Delivery fees are a bad way to fund the roads

Yesterday, noting the squeeze on gas tax revenues relative to the construction and maintenance they are required to help cover, I asked how should we pay for the roads?

One answer is a tax on retail deliveries, such as the 50 cent charge on purchases of more than $100 — except for retailers with less than $1,000,000 of retail sales within the state and transactions not subject to sales and use tax except for clothing — which went into operation in Minnesota at the start of this month. Stateline reports that:

For decades, states have relied on gas taxes to provide much of the money to maintain roads and bridges. But as cars become more fuel efficient, and some Americans switch to electric vehicles, state leaders say the gas tax won’t pay the bills for much longer.

At the same time, many cities have seen their streets crowded with delivery trucks from Amazon and other companies, as consumers increasingly opt to have products delivered to their homes. In a few states, lawmakers think fees on those deliveries could be part of their road-funding solution.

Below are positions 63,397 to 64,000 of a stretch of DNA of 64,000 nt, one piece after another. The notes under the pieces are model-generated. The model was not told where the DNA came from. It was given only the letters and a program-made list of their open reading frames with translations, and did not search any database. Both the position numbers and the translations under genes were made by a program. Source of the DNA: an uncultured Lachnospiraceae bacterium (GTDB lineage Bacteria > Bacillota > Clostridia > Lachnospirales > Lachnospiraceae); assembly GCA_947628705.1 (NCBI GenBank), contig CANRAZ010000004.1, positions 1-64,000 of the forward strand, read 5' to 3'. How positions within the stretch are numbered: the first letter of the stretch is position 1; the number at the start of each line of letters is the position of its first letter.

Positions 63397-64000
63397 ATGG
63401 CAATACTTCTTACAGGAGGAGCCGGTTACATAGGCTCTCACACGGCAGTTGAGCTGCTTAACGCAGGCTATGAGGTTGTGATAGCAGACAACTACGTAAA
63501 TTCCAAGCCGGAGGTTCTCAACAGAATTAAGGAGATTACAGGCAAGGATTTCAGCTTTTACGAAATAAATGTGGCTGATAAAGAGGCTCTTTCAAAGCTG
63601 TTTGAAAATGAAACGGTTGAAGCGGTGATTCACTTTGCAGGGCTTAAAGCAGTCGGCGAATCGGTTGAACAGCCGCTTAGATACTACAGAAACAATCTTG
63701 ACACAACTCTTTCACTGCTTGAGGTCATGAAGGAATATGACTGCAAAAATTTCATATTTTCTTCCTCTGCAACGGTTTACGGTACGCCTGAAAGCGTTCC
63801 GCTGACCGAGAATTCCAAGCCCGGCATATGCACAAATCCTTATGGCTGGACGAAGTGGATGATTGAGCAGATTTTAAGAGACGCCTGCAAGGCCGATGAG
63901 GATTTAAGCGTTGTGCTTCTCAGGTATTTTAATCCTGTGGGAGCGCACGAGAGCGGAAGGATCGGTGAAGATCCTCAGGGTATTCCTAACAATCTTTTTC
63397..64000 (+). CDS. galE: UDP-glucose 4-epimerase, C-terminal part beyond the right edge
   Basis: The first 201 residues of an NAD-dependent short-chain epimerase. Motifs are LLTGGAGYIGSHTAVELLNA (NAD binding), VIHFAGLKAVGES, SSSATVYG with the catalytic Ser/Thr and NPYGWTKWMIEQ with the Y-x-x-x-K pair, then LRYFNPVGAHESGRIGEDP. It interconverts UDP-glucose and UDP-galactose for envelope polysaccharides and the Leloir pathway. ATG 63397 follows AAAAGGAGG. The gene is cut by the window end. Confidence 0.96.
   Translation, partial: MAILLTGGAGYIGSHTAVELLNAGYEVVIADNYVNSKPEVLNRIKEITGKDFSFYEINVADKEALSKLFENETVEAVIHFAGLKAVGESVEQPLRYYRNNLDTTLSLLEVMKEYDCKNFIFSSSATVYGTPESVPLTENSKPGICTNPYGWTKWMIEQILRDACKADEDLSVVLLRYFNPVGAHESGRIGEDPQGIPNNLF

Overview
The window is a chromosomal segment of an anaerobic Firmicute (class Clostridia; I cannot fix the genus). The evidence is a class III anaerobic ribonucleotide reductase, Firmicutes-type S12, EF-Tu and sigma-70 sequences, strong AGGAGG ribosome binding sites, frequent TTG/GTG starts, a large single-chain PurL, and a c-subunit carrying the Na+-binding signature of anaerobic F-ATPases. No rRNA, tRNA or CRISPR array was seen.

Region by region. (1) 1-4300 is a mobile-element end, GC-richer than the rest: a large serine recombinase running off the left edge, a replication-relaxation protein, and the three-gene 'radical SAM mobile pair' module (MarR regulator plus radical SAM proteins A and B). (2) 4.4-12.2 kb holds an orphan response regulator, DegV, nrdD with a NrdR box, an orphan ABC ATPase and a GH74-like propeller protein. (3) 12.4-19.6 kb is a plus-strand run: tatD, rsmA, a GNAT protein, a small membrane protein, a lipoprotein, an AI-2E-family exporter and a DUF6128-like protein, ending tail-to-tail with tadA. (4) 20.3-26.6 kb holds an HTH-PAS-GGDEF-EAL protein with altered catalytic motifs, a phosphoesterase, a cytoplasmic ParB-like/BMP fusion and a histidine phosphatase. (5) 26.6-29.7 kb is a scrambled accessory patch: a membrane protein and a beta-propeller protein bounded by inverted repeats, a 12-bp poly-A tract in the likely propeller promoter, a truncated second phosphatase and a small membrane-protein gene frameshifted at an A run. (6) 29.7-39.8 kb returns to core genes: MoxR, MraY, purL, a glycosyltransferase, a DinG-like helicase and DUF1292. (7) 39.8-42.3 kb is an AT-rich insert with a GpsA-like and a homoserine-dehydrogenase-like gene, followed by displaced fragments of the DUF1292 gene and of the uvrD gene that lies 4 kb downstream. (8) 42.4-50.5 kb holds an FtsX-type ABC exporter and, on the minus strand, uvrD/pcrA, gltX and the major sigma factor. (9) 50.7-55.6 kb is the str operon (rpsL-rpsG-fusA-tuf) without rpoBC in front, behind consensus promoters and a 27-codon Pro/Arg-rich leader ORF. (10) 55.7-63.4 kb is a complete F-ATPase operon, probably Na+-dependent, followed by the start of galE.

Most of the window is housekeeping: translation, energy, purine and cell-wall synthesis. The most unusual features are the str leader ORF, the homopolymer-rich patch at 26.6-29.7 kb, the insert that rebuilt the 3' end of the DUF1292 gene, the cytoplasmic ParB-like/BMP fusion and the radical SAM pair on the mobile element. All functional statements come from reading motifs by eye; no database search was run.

If you’re going to be creating wear and tear on our roads, you should help pay to maintain them,” said Colorado state Rep. Cathy Kipp, a Democrat who chairs the Energy and Environment Committee. [Emphasis added]

Rep. Kipp’s sentiment is a sound one. Her policy solution, as in Minnesota, is not.

Ideally, we want to link payment for wear and tear as closely as possible to the amount of wear and tear the payer imposes, so that people who drive more pay more and someone who drives a Ford F-150 should pay less than someone who drives a Ford F-150 Lightning which weighs at least 1,000 pounds more.

A delivery fee fails to do that. It is not linked to the wear and tear the delivery imposes. It is 50 cents whether the truck drives five miles or fifty miles. It fails to link payment for wear and tear all that closely to the amount of wear and tear the payer imposes.

This isn’t the only reason the delivery fee is bad policy. For one thing, the businesses paying this tax — which will simply be passed onto customers at any rate — are already paying tax on the gas they are using so these retail fees are effectively double taxation. For another, Minnesota’s policy is hopelessly complicated.

The search for a better way to pay for the roads goes on.